I am Rod Wynne-Powell, and this is my way to pass on snippets either of a technical nature, or related to what I am currently doing or hope to be doing in the near future.

A third-person description follows:
Professional photographer, Lightroom and Photoshop Workflow trainer, Consultant, digital image retoucher, author, and tech-editor for Martin Evening's many 'Photoshop for Photographers' books.

For over twenty years, Rod has had a client list of large and small companies, which reads like the ‘who’s who’ of the imaging, advertising and software industries. He has a background in Commercial/Industrial Photography, was Sales Manager for a leading London-based colour laboratory and has trained many digital photographers on a one-to-one basis, in the UK and Europe.
Still a pre-release tester for Adobe in the US, for Photoshop, he is also very much involved in the taking of a wide range of photographs, as can be seen in the galleries.

See his broad range of training and creative services, available NOW. Take advantage of them and ensure an unfair advantage over your competitors…

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Wednesday, 20 November 2019

Unusual Museum Visit - Cambridge

My daughter Catherine invited me to visit her over at Sawston, and I had been alerted to one aspect, the introduction to her School’s 3D Printer to help her with a project she was planning for her young charges now that it was up and running. I should own up here, that although I have ‘dabbled in a bit of programming’ I would definitely consider that my past experience was firstly ‘in the Past’ and secondly, somewhat primitive and simplistic, but I was game, and always tend to ‘push the envelope’ and run before I can walk! She wanted to create a nameplate, and a rectangle or square simply did not feature in my repertoire as a base. My immediate thought was to indent all four corners, it would be a plaque as a base. The base was therefore to have a fair depth, so instinctively I knew that at each corner, I was going to subtract a cylindrical post from a rectangle, a scallop. However, I knew nothing of the program that was to perform the task I had in mind, but intuitively knew the task I had in mind could be considered as one routine repeated at all four corners, by my telling the machine to repeat the cylindrical subtracting at each of the other three corner co-ordinates. However, here my input ground to a halt! At this point in the English language I described this to Catherine, who then used a series of jigsaw panels into which I then fed the circle instruction with the four corner co-ordinates into individual groups, going downwards, since the process was top-down. We had earlier defined the depth of plate upon where we were going to build our 3D letters, so the cylindrical subtraction would be the same Z-component as the depth of that plate. Each instruction was applied singly, rendered and checked before building the next program jigsaw instruction.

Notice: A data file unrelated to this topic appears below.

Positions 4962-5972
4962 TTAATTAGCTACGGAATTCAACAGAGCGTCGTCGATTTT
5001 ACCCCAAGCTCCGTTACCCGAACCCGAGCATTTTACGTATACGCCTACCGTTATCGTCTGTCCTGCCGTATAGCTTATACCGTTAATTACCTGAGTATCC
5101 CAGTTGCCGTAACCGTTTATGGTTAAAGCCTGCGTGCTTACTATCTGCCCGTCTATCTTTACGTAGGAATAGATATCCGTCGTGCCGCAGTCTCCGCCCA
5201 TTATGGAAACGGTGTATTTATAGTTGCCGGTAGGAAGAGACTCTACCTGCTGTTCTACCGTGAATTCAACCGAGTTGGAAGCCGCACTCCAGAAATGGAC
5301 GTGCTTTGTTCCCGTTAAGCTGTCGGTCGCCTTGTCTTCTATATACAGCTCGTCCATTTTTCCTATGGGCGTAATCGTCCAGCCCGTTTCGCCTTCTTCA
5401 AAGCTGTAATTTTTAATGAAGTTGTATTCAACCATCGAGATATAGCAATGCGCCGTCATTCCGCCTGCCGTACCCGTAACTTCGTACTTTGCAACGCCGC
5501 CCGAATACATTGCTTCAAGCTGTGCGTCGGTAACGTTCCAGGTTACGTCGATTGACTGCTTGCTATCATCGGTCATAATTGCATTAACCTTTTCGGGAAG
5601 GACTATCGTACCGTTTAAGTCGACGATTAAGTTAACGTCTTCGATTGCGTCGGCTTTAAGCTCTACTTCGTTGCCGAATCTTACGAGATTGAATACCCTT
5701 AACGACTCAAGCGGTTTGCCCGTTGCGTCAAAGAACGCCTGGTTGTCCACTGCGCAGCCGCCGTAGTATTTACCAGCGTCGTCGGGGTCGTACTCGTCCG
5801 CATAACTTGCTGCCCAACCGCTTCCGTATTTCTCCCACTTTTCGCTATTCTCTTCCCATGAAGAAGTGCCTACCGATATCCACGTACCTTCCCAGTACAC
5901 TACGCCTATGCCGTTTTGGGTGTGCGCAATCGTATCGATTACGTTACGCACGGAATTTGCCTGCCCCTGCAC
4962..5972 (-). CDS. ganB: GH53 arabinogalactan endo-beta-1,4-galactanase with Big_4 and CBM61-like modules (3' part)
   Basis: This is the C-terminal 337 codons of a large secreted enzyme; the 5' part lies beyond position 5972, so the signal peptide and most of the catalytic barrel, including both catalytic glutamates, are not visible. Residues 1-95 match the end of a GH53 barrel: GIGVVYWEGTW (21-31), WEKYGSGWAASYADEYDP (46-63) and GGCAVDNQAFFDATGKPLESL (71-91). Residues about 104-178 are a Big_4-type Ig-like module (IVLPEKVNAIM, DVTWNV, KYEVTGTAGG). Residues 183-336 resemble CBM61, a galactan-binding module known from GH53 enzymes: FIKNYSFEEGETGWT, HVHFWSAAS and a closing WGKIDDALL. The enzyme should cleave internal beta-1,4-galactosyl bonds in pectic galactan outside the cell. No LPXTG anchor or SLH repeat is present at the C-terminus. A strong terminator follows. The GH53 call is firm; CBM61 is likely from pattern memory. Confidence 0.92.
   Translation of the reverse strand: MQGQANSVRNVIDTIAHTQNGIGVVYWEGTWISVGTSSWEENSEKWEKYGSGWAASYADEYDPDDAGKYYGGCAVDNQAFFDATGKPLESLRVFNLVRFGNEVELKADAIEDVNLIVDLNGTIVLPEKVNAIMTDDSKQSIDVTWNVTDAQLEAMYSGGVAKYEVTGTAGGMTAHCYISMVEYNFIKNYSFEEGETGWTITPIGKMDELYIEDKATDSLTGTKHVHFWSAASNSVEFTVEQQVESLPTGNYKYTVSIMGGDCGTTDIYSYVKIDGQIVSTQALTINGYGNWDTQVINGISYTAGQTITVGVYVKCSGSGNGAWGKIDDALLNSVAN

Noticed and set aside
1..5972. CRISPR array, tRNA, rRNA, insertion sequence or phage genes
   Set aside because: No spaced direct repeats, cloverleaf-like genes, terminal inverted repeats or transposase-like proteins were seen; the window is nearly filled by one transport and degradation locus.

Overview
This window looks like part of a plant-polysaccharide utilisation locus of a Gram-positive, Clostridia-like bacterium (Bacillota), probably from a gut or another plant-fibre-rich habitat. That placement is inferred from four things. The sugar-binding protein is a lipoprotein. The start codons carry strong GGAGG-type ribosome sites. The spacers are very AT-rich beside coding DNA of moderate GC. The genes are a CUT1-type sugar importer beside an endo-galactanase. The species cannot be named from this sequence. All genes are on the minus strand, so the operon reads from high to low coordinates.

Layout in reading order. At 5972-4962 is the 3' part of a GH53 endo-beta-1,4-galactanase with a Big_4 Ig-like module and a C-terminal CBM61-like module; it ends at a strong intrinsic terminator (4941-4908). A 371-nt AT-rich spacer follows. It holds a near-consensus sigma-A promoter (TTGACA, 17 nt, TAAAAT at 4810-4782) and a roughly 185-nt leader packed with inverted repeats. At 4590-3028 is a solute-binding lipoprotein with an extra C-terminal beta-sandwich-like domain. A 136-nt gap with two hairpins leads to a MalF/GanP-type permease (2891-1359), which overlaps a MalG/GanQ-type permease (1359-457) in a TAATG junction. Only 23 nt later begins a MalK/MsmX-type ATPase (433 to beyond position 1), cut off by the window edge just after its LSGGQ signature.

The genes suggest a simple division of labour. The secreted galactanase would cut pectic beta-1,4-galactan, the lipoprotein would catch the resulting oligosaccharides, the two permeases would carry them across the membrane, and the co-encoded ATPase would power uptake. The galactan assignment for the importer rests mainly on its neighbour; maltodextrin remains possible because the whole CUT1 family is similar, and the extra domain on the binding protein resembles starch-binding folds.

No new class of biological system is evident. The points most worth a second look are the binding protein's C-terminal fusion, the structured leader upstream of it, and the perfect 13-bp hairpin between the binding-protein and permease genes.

I am absolutely certain that the instructions I was building individually could be entered in a Step & Repeat function derived from simply the corner co-ordinates of the initial rectangle, but we just created another jigsaw piece with those new co-ordinates using basic principles! Also we did a Refresh render at each step! This, simply to verify we had made no mistakes, we were still a long way off feeding this to the printer.
Having arrived at a point where we could let the Printer work it’s magic, Catherine ensured that the heater was up to temperature, she set it going, and the alarms, and we headed off for a speedy shopping trip. Later we returned to see the fruits of our labours

before a trip to an ex-Water Treatment facility (read: Sewage Works) which has become a Museum which houses other technologies such as printing presses. 
           As we walked down towards the entrance, I was surprised by the sight of the boughs of trees overladen with an abundance of berries, generally considered as a precursor to a harsh Winter.
           One room on the site was locked on this occasion, but my daughter’s conversation with a volunteer at the entrance had inspired her to ensure the room was specially opened for us, allowing us to get a brief inspection. I only managed a single shot of a block of type as we chatted with the person who had generously opened that room just for us to take a look.
The very first image that had caught my eye as we descended the slope to the entrance, was a striking, if rather simplistic depiction of Concorde at takeoff, painted on the side of a Container. Later we saw the complete view of the tall chimney, scaled at one time by the irascible character, Fred Dibnah.
I do not know how long this Museum has been open; my impression was that it is early days, but I enjoyed the visit, and was impressed with the garden bar and the welcoming atmosphere, I hope my images have captured this favourably.

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